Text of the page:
The price of vanity

photo by Jill E. Williams

Have you ever had a moment where you learned exactly what you knew deep down inside but something had been getting in the way of living what you knew?

Recently, something reminded me of one of the first lessons- comeuppances, if you will- I had about vanity and its price.

In seventh grade, I got classes.  Glasses are so friggin’ cool now.  Not so much in, um, the mid to late 80s (I could do the math of what year I was in seventh grade but I don’t wanna, and I quit doing unnecessary math after my college math credit was done), but I liked school; I liked doing well in school; and I needed those glasses to see the board, even if I was in the first row so I was happy to get the help I needed.  My first pair of glasses were clear plastic with blue stripes on the upper rims (the better to emphasize my eyebrows).

By eighth grade, wire rim tortoise shell glasses were in, and I begged my parents for an update. I mean if I was going to need to wear them all the time, I wanted to look cool wearing them, right?  Those glasses were REALLY out of the family budget but my parents financed them with our nice eye doctor, and I wore those tortoise shell specs with as close to pride as an 8th grader with glasses can muster.

Fast forward to about 3 weeks after I got my new glasses.  My boyfriend (in the vein of “will you go with me?” and then you don’t really talk too much boyfriend)- who went to the other middle school and so wasn’t aware of how dependent I was on my glasses- and I decided to meet for a movie at the theatre by the mall (Cher’s Moonstruck, in case you are wondering.  I remember absolutely nothing about the film.).  And because I was vain enough not to want my glasses to get in the way of kissing in the theatre and, generally, being considered cute by my boyfriend who didn’t really know what a geek I was, I would take my glasses off for each moment that we weren’t staring at the screen (Mom/ Dad, if you are reading this: there was actually not one minute that I wasn’t watching that movie).  So, it will come as no surprise, that when we were leaving the movie theatre, my glasses weren’t on.  They were in the pocket of my faux-Outback Red roll neck sweater.  And I certainly wasn’t thinking about them.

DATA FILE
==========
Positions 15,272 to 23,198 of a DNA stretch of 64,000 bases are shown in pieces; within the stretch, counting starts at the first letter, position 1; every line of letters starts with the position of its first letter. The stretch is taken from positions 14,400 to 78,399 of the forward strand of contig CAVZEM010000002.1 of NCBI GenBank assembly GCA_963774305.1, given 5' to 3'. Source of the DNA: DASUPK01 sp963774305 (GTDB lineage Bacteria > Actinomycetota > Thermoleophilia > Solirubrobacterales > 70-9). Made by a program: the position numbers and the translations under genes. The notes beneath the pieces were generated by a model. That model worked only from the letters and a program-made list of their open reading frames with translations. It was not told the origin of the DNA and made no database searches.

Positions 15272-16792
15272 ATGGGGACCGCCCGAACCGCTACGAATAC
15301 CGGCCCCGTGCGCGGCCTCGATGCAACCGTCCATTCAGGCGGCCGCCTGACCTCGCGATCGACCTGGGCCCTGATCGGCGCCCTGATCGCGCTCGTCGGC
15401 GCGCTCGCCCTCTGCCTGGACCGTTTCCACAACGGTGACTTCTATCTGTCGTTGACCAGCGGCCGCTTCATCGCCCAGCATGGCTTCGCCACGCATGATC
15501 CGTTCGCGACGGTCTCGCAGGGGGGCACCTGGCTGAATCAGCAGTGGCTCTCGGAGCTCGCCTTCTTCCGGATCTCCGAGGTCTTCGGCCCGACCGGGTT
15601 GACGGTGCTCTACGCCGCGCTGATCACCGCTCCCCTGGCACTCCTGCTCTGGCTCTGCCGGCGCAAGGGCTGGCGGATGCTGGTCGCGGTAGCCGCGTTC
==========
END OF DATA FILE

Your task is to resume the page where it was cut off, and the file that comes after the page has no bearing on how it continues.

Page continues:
I wasn’t thinking about them until we were getting lunch, and I needed to read the menu at the pizza place. And when I reached for my pocket, my hand came up empty.  Instantly, I was sick to my stomach.  My group of friends retraced our steps, all the way back to the road between the mall and the theatre.

“I see them!”  My sweet boyfriend hollered and then ran into the road to retrieve them.  He came up with gnarly glasses.  Heat licked my neck, nausea kicked me in the stomach.  What was I going to tell my parents?

Later that day, I sat down at the kitchen table, carefully left out the part about the boyfriend, and ‘fessed up about the gnarled glasses.  Unable to do much about the situation, my dad untangled the glasses, took me to get new lenses that could be taped into my once tortoise shell rimmed glasses, taped the lenses into the mangled frames, and told me that I could get new glasses when I paid off the financing on the first pair and could afford the new pair (I am not sure what happened to the cheesy glasses from the year before but I know I didn’t have them anymore to get me out of this jam).

For months, I saved my babysitting dollars to pay off the mangle glasses and earn the money for a new pair.  And every morning when I slipped the gnarly glasses onto my nose, I was painfully reminded of what vanity got you.

Looking back now, I’m so glad I got that lesson when I did.  I’m glad my parents didn’t get me out of the jam.  I’m thankful for the comeuppance.  I learned that the stuff I fixated on was the stuff I fixated on- it was rarely- ever- what others were fixating on because, well, probably honestly, we’re all too busy fixating on our own stuff to worry about someone else’s.  Early enough, I figured out you couldn’t front and get away with it for long and that, in fact, the front rarely buys you what you are hoping for (in my case, that boyfriend of mine could have cared less that I wore glasses.  I projected that onto him).  It wasn’t the only time I’ve been vain, but it was probably the most dramatic and expensive moment of vanity I had in my coming of age.  The front got me nowhere except poorer.  That’s the thing about fronts.  They don’t make you more secure.  They, in fact, rob you of your truth.  Truth be told, that’s probably the greatest price of vanity.



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One response to “The price of vanity”

  1. Deborah

    Rosie, I LOVE this post! How I wish I’d had you as a resource for the 8 years I had my troop of Latina Girl Scouts! I did my best without you but I’d have done a better job WITH you, I think!

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